thisarticleappears julaug16 [1]Rothbard, who died in 1995, would’ve loved Donald Trump, and he seems to have foreseen his rise as if in a dream. Yet the Libertarian Party, which under Johnson and Weld appears to have reverted to a version of Ed Clark’s “low-tax liberalism,” is today the vanguard of the Never Trump movement—this in spite of Trump’s libertarian-friendly “America First” anti-interventionism. Indeed, the liberal media has given the Johnson-Weld team unprecedented coverage, with over 250 reporters hovering about the LP convention on Memorial Day weekend and reporting directly from the floor. They lapped up Weld’s words as he likened Trump’s plan to control the U.S. border with Mexico to the Nazi Kristallnacht and avidly recounted Johnson’s charging Trump with “fascism.”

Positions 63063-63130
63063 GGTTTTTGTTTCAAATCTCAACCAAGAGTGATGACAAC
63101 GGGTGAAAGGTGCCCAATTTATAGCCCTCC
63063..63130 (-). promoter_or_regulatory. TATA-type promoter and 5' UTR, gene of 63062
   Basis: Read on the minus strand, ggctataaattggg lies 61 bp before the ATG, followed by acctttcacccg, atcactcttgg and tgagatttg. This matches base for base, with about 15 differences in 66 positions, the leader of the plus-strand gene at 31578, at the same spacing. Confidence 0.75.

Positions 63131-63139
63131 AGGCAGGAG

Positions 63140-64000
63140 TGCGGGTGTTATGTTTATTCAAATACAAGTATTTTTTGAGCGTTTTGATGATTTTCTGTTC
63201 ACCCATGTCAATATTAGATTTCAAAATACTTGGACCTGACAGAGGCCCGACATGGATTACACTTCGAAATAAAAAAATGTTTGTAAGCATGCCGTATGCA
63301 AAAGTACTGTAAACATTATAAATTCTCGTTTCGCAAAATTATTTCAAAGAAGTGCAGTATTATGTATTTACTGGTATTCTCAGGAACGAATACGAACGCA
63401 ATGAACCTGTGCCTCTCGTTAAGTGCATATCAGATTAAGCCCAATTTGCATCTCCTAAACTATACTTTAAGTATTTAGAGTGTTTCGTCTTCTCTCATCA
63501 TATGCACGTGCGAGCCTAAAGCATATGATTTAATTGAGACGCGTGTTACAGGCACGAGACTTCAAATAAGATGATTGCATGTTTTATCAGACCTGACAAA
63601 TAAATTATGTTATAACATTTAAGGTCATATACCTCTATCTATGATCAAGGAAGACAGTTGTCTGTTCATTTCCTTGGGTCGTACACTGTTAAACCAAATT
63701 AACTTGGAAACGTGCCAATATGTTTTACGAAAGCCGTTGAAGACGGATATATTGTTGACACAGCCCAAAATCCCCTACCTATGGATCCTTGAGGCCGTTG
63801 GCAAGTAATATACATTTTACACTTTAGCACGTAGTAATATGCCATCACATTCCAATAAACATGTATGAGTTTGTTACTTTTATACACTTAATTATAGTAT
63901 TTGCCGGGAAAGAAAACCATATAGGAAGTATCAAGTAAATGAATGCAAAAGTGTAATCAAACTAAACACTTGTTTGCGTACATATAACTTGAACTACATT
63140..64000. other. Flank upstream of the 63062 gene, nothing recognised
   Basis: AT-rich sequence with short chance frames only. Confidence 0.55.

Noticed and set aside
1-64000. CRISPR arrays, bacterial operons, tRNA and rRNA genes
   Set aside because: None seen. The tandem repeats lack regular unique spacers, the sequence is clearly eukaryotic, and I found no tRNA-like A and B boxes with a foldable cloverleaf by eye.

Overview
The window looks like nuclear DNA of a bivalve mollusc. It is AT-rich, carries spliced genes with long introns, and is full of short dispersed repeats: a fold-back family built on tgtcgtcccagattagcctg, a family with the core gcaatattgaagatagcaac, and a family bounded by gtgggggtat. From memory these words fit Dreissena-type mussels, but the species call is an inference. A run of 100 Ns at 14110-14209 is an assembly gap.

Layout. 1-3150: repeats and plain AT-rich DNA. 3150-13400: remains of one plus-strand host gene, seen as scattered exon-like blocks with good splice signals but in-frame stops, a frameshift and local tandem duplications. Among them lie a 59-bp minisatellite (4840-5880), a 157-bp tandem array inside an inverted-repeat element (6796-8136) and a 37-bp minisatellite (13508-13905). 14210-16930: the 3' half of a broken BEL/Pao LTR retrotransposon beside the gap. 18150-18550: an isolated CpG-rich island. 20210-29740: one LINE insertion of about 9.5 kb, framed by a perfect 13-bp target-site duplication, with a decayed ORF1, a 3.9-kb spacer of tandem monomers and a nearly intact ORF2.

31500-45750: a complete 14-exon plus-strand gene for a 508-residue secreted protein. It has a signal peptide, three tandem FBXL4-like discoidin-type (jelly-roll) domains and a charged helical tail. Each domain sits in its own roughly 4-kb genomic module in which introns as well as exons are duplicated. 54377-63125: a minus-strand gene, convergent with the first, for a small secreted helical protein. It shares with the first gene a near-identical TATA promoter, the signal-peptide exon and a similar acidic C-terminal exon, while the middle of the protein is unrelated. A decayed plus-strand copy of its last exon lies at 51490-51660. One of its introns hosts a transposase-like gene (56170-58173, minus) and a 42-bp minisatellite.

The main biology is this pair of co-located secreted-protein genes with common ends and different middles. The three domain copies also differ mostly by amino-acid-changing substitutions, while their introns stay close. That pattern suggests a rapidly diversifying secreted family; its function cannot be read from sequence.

Yet grassroots libertarians have a different perspective: a poll taken by the South Carolina Republican House Caucus of over 3,500 likely GOP primary voters showed that 51 percent of self-identified libertarians supported Trump. While the Libertarian ticket plays up to the elite media and wins kudos from neoconservatives like Jennifer Rubin and the Never Trump crowd—GOP consultant Mary Matalin has recently announced her decision to join the Libertarians—the libertarian grassroots is more interested in supporting an outsider than in cozying up to the Washington Post.